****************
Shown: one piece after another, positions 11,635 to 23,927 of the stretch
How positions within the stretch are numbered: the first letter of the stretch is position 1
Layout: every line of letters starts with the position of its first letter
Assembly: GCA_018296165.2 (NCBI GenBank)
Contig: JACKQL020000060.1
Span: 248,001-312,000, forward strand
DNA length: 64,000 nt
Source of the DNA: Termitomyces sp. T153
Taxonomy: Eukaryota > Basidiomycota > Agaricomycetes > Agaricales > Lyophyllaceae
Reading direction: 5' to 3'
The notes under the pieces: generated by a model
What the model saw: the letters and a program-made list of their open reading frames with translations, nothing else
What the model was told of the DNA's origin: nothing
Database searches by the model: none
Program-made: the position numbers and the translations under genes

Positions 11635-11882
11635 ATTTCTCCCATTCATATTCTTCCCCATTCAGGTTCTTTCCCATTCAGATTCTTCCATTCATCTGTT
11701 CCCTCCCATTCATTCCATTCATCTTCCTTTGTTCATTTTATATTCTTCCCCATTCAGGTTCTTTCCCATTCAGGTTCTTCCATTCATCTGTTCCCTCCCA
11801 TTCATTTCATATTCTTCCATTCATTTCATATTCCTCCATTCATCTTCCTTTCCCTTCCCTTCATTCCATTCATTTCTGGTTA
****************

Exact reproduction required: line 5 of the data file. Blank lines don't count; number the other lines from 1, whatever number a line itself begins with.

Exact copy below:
Contig: JACKQL020000060.1